Dutschke, who has pleaded not guilty, dismisses the preponderance of evidence mentioned in the FBI affidavit as “absurd.” “I’ve read the FBI affidavit a thousand times, and there’s nothing illegal in it.” When I mention the castor beans, he corrected me: “Castor seeds. Flower seeds. Completely legal flower seeds. Stuff that we’ve planted every single year.”
Citing his pending trial, Dutschke declined to comment on the matter of the ricin-laced garbage. But evidence is forthcoming, he says, that will “totally exonerate me.”
So, then: Does Dutschke believe Kevin Curtis actually sent the letters? “The simplest answer,” he says, “is usually the correct one, and I think the simple answer has already been out there, but they weren’t able to make it stick.”
Tupelo peanut gallerists have a different opinion.
They’re quick to point out that for all Dutschke’s local renown as a “genius,” the ricin plot is not a masterwork of diabolical cunning. The ricin itself was so impotent that 80-year-old Sadie Holland huffed it with no ill effects. And there are probably junior high schoolers who would have covered their tracks more shrewdly than the ricin letters’ sender did.
So, one wonders: If Everett Dutschke loathed Kevin Curtis passionately enough to risk life imprisonment, can we really believe that he would have framed Curtis so bunglingly as to leave such a flagrant trail to his own front door? The perpetrator’s plot was so maladroit, so easily unraveled, that it’s hard not to wonder: If Dutschke did it, did he want to get caught?
So goes one local theory:
Some speculate that, facing the possibility of forty-five years for child molestation in Mississippi’s Parchman state farm, an especially unhappy home for pedophiles, Dutschke may have hit upon the ricin scheme as a route to a gentler bid in a federal pen.
While the courts have not yet pronounced upon his guilt or innocence, most everyone agrees that if Dutschke does any time, they will not be easy years. “I believe he’s gonna go in a tight end and come out a wide receiver,” mused Rep. Steve Holland, Dutschke’s former political rival. “But that’s pure conjecture. I couldn’t say for sure.”
If you were to diagram the political dream-lives of Everett Dutschke and Kevin Curtis—the forces they believe they’ve been striving against, the enemies they’ve cultivated—the circles would Venn at the man who offered that last piece of insight, Rep. Steve Holland. Until the ricin thing happened, Holland was the guy Everett Dutschke seemed to loathe more than anyone in the world.
But curiously, Kevin Curtis does not count Holland, the enemy of his enemy, as one of his friends. Because Holland runs a funeral home with his mother, Judge Sadie Holland, Curtis suspects that Holland has an important if unspecified role in the body-parts conspiracy.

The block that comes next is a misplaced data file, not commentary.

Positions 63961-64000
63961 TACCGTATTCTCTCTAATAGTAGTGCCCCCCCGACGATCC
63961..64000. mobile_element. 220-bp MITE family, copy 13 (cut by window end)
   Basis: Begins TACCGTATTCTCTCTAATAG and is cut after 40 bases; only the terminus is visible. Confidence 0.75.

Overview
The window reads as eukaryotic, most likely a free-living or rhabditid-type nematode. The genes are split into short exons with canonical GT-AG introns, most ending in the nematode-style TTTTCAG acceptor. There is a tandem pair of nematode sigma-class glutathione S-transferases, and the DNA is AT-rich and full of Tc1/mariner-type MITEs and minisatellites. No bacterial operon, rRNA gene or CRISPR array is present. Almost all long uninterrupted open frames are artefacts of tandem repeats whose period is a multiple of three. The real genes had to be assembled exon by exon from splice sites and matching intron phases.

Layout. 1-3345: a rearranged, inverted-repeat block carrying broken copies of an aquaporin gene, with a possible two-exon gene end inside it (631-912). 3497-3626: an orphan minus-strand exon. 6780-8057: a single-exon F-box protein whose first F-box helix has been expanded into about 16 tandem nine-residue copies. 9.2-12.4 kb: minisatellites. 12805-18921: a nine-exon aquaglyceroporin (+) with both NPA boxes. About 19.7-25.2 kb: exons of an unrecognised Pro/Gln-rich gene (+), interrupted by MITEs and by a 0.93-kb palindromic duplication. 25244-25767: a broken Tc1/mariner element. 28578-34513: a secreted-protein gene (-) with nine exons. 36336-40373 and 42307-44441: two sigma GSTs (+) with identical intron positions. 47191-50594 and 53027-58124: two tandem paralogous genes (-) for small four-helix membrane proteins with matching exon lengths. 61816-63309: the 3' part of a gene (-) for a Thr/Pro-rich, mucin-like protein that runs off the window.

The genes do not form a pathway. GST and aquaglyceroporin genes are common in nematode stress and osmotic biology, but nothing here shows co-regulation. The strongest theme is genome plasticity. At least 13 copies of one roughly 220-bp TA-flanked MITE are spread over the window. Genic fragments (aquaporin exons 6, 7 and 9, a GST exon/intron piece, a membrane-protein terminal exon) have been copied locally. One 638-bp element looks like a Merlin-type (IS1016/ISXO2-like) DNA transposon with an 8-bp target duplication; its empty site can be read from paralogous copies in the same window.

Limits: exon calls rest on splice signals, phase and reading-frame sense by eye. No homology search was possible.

(I called the hospital for comment on the issue. A bunch of times. Nobody ever called back.) I wanted to understand this man Holland more—in the hope that by so doing, I might better understand the rivalry at the center of our tale. And in a show of true hospitality and professional transparency, Rep. Holland invited me down to the funeral home one morning in early summer to help him put a nightgown on a corpse.
Holland Funeral Directors stands due west of downtown Tupelo in a metal building that formerly contained “the largest nightclub and beer joint in the state of Mississippi.” In 2006, Holland bought it, “put brick on the front, hung some shit [ornamental pediments and moldings] on it, and now I’m doing 300 funerals a year.”
Holland has been in the mortuary business for four decades. Due to a lately discovered allergy to formaldehyde that nearly took his life, he no longer embalms bodies unless he’s in a “hazmat suit.”
His hairdressing talents he considers to be inadequate, so this morning we loiter in the coffin showroom while the coiffeurist treats the deceased to her final styling.
The caskets are as opulent and beautiful as a fleet of limousines. The top-tier models sell for upwards of $5,000, but Holland begins his sales pitch to prospective clients with a humble gray container in a far corner of the room.
“I bring ‘em to this little $995 jobbie right here. I say, ‘Okay, this will get you from point A to point B. Now, water and worms will get in there, and if you read the Scripture it says “Ashes to ashes and dust to dust,” and that’s what this is really all about.
What you are buying is $995 worth of dignity to keep me from tying a rope to your heels and pulling you into the hole, which would accomplish the same thing.’
Then they’ll come buy this shit over here.” Holland indicates a box that retails for $3,495. “And ka-ching-ka-ching-ka-ching. Forty years I been doing this. It’s fucked! I mean, the [funeral] services are incredible. I love the services, but all this merchandising-pagan-ass-crazy-certified-lunatic-damn bullshit—it’s so fucked. God bless America!”